Tuesday, August 20, 2013

food trucks + sriracha-spiked street corn

I'm slightly obsessed with food trucks, so it's no surprise that I'm a huge fan of Civic Center Eats. From June 4th through September 26th, two rows of food trucks serve up wonderful and flavorful dishes on Tuesdays and Thursdays from 11 a.m. -2 p.m.

Some of the trucks have brick & mortar stores in addition to their truck(s), but some of the businesses are truck-only. And I have to tell you that I really admire the people who run these mobile restaurants. They are hard working and they operate under some pretty hot conditions...yet they always serve up great food with a smile.

I have a soft spot for the trucks, in part because I used to cook under some pretty sweltering conditions too and I would chop and sauté in a teeny-tiny galley kitchen. If you've ever lived in NYC, you know what I'm talking about- cooking quarters are often less than ample when it comes to space. I feel like there's a kindred spirit between me and these mobile chefs...and maybe, secretly, if I didn't already have a career and two boys who require lots of care and attention I would open my own food truck. Except that I'm not a chef. And I get claustrophobic at times. So I guess it's a good thing that there are lots of great chefs doing great work...

These photos were taken over the course of this summer, and while I never know what I'm going to eat for lunch, one thing is a constant. At 2 p.m., when the trucks start packing up, Theodore always insists that we stay until the very last truck has left and he's waved goodbye to everyone. And then he holds his brother's hand and leads him to the fountain at the other end of the park...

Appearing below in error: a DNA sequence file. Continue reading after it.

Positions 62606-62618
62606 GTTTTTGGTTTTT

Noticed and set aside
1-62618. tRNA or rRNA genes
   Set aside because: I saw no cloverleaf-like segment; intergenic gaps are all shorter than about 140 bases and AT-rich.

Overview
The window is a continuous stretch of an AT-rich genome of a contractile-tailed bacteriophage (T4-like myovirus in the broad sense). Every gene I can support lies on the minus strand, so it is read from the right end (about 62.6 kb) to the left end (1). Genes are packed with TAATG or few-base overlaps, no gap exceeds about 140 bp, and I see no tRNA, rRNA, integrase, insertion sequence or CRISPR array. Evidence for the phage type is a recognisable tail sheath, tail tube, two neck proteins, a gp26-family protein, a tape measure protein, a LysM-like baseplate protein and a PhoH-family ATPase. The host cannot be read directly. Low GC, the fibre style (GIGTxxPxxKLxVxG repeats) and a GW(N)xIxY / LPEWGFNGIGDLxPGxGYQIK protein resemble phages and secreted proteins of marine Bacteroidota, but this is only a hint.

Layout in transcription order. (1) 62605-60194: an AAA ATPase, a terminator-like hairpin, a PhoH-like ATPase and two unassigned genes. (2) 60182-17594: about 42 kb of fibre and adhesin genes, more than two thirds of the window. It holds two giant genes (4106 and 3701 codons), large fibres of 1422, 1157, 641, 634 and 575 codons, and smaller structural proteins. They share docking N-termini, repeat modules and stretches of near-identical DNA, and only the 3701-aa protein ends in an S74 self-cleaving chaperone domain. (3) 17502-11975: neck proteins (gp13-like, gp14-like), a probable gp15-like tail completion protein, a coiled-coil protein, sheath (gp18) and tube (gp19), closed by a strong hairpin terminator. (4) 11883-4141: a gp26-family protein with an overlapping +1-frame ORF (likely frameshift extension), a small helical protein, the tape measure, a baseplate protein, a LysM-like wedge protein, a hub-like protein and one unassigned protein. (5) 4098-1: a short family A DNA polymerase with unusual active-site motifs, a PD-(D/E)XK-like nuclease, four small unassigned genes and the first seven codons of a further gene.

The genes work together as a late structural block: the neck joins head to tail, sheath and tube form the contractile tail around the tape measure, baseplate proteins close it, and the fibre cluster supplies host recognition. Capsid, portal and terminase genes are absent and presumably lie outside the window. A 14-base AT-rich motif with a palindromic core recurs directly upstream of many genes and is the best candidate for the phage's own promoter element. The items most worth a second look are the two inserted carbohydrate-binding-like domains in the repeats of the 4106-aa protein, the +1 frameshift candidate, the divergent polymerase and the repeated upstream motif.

What I ate this summer...so far (there are many more trucks to try): 
Arepas: Quiero Arepas makes a Venezuelan-inspired dish by stuffing corn flatbreads. I got the hongo last week (sautéed mushroom, onion, garlic and tomato with cheese) but the domino (seasoned black bean and cheese) and the vegan option (seasoned black beans, avocado and plantains) are delicious too. 
Southwestern: Crock Spot made a delicious southwestern black bean medley over couscous with chimichurri sauce.  
Pops: Aiko Pop's Strawberry Balsamic. Oh it's good and next time I'll order two since Theodore ate most of mine. It's a great way to beat the heat.
Tacos: Pinche Taco's vegetarian options are super tasty and include hongo (mushroom) and queso al la plancha (grilled cotija, avocado, tomatillo salsa and lime).  
Ice Cream: Sweet Cow's Cookies and Cream. Heavenly.
Vietnamese: Manna From Heaven's vegetarian banh mi sandwich is wonderful. 
Panna Cotta: The Panna Cotta Peddler (on bike). The Palisade Peaches and Cream was sold out (next time!) but the dark chocolate with sea salt was mighty fine. 
Vegan: Vegan Van's Planet Rock-toffufalo wings (spicy) with ranch celery-slaw on a roll. Hit the spot! The ludacris is great too. 
Drinks: Green Giraffe has great teas and smoothies.
Cupcakes: Denver Cupcake Truck is one of my favorites. I got the pistachio and Mile Mocha High. 
Pizza: Fat Sully's- one of the best cheese slices in Denver. 

* * *

Sriracha-Spiked Street Corn 
(or Grilled Corn with Sriracha + Cilantro + Lime)
Barely adapted from Camille Styles

This corn reminds me of an elote (Mexican corn on the cob/street food), except that here the heat comes from Thai Sriracha (which is also served as a condiment for Vietnamese pho) and not adobe/chili powder. There isn't any crumbled cotija cheese, but it might be something to consider in the future! 

4 ears of corn, shucked and split in half to form 8 pieces
extra-virgin olive oil
1/3 cup mayonnaise (I prefer classic Hellmann’s)
1 overflowing tablespoon sriracha sauce
a bunch of cilantro, roughly chopped
a couple tablespoons chili powder (I made the corn twice, once with and once without chili powder. When I made it without powder, I used a bit more sriracha.)
3 limes, each cut into 6 slices
course flake salt, like Maldon